James Gatz had an appetite for wealth and a distaste for poverty. Despite his humble beginnings, his sheer ambition and determination fueled a passion for him to achieve ‘The American Dream.’ Ashamed of his rather poor upbringing, James Gatz changed his name to Jay Gatsby in an attempt to forget his personally shameful upbringing. This enabled Gatsby to erase his past and start anew. Gatsby was fixated on becoming affluent. As Philip Cross mentions in his article, “morality’s “fundamental decencies” are parcelled out at birth as unequally as ability, and are just as important to acquiring wealth,” which clearly shows the thirst for acquiring wealth replaces the integrity you were born
His dream was to get rich so he could end up with Daisy. However, Gatsby made the mistake of believing that money could buy a woman’s love. This is a main theme in the book because the falsehood of the American Dream often leads to the pain and agony of others or yourself because money cannot buy you happiness. In The Great Gatsby, the goal of all of the main characters was to be rich. Some were born into rich families, such as Tom.
One side of the scale is just more fortunate and had a head start to reaching the goal because of their families past. The most accurate representation of the american dream in the novel’ The Great Gatsby, is Jay Gatsby. He contains the attributes of all of the characters combines. He Is in pursuit of love. The money is just pouring in for him, and on top of everything, he considered himself to be happy although he does not have completely everything that he wishes
He feels his son is wasting his time pursuing such a fruitless job when he believes Biff could be a hugely successful salesman like himself. Since he and his sons are popular and attractive, he feels they are entitled to success. After Willy starts having flashbacks and waking everyone up, his wife Linda confides in his sons, Biff and Happy, that he has
He was never content with what he had, always driving for self-improvement. His uncontested drive was what lead him to achieve much of what he desired, however it was this same drive that became his fatal fault. From a young age Gatsby created a fantasy in which he would become a wealthy and powerful man, and when it came time to make his fantasy a reality he made careless decisions in order to obtain it. His desire and lust for money outweighed his moral compass and he turned to illegal methods, such as bootlegging, in order to gain wealth. Gatsby set off the impression of being a nice and kind guy to the general public but behind the closed doors he could be ruthless in order to get what he wanted.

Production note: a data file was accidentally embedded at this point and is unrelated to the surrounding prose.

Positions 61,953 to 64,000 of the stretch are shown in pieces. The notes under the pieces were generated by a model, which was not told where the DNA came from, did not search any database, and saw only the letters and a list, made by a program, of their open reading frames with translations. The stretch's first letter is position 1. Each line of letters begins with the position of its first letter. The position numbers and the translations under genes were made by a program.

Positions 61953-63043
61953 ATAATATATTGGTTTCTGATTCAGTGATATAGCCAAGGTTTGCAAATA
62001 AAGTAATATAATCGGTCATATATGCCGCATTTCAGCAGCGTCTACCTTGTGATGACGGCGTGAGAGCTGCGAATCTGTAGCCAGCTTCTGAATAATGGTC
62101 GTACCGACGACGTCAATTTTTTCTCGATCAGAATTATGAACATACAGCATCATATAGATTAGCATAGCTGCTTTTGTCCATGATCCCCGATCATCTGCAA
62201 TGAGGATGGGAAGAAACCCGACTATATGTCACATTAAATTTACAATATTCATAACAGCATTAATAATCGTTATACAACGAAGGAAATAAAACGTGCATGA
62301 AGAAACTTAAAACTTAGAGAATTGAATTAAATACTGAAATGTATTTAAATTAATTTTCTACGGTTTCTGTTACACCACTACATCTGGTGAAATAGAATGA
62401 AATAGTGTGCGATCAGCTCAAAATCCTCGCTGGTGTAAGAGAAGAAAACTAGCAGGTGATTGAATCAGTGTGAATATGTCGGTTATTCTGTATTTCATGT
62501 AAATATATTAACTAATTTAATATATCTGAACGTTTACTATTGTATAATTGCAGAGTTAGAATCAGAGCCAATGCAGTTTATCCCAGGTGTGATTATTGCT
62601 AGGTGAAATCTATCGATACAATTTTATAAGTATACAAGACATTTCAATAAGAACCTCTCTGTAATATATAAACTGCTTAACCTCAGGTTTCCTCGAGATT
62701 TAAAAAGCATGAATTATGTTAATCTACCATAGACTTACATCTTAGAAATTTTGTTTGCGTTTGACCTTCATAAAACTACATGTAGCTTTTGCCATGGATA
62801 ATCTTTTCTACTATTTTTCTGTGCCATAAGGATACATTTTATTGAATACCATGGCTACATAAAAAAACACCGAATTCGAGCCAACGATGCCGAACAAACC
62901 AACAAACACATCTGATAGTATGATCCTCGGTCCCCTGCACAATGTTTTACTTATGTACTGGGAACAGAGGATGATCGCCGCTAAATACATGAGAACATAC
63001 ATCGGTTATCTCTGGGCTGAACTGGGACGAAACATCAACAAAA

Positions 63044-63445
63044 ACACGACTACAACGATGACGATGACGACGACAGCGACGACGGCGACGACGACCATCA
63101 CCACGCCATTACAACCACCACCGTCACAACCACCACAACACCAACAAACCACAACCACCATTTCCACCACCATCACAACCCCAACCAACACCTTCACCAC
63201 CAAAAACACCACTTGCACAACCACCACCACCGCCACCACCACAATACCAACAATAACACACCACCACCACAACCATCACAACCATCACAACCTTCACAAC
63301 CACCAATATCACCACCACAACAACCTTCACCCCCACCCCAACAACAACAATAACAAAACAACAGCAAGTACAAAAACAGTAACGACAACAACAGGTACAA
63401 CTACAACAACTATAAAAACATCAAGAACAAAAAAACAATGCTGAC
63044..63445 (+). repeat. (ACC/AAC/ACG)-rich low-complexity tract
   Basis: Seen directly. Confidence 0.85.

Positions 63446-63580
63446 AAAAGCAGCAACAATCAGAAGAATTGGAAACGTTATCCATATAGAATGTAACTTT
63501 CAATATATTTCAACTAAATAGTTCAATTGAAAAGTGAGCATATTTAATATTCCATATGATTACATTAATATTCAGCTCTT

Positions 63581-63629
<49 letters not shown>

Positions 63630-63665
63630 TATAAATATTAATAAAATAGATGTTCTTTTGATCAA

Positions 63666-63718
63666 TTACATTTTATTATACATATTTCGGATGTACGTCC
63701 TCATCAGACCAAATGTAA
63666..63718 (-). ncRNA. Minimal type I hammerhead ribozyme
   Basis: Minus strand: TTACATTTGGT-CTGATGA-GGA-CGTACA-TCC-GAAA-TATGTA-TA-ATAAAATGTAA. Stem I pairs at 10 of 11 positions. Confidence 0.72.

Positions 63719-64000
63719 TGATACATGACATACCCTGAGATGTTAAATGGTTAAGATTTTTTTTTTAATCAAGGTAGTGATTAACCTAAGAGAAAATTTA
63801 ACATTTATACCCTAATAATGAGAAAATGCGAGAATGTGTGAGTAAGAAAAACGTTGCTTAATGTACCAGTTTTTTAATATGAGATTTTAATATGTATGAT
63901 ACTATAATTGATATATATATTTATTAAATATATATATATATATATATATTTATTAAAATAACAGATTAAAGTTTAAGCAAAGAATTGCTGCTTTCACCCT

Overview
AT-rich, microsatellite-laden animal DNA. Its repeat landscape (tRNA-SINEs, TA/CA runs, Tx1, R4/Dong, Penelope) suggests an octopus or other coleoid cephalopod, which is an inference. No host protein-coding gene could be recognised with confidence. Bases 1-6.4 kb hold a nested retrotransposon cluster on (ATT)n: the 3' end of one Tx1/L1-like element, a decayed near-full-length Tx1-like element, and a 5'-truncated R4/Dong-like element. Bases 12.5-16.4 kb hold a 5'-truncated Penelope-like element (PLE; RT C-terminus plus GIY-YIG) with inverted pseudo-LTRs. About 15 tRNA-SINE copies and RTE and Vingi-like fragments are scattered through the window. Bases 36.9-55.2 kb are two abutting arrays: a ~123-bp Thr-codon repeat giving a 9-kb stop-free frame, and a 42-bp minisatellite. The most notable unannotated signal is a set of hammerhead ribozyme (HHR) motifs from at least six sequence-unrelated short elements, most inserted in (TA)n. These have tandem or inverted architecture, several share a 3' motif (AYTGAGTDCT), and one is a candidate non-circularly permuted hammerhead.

From his initial youth, Gatsby loathed poverty and longed for prosperity and sophistication. Such a short title, The Great Gatsby raises a lot of questions. There are two ways to read the title. One is to see it as an ironic and another is to understand it directly. Gatsby rises to the high class of society in a dishonest way; he's earned his fortune through illegal activities and tries his best to hide his past.
Like numerous things in life, the American Dream was supposed to be something beautiful. The belief that anyone, regardless of race, class, gender, or nationality, could be successful in America if they just work hard enough is certainly an innocent sentiment. It is hard to imagine a goal, which is so seemingly harmless, could actually be unattainable and eventually become corrupt. The corruption stemmed from their greed for material items, rather than just the happiness and comfort prosperity provided. Furthermore, this is exactly what The Great Gatsby showed readers.
Jay Gatsby seemingly has achieved everything, going from an unsuccessful working class family, to a millionaire known for his parties. Yet even after all he has accomplished, he still desires more and more. This begs the question as to what does one want when they have everything? The answer, at least according to Jay Gatsby, is to change his own history. The evolution of Gatsby’s desires show that Fitzgerald believed the American Dream could easily become addicting.
Only 1 out of every 32 people accomplish the dream they set forth to achieve. There is of course a barrier which a person should never go past, as shown in “The Great Gatsby.” The Great Gatsby is a tragic love story on the cover, but it’s most commonly understood as a cynical critique of what the novel tries to explain what could have been the American Dream. In the novel, Jay Gatsby overcomes his poor past to gain an unconvincing amount of money and a limited amount of social environment that was the 1920s of NYC, only to be rejected by the “old money” crowd. He then gets killed after being tangled up with all of his lies ultimately being no ones care for who he really was? Though Gatsby’s limit was death, his idea for the American dream can be
Gatsby is an immaculate portrayal of the rags to riches the topic that the American dream epitomizes. He originates from a modest foundation and works, though illicitly, to better himself and to accomplish riches. He has a fantasy and seeks after it. His respectable expectations have been tainted by the ownership he has. The gatherings that he tosses are gone to by individuals who he scarcely even knows and he doesn 't have many genuine companions confirm by the participation at his burial service.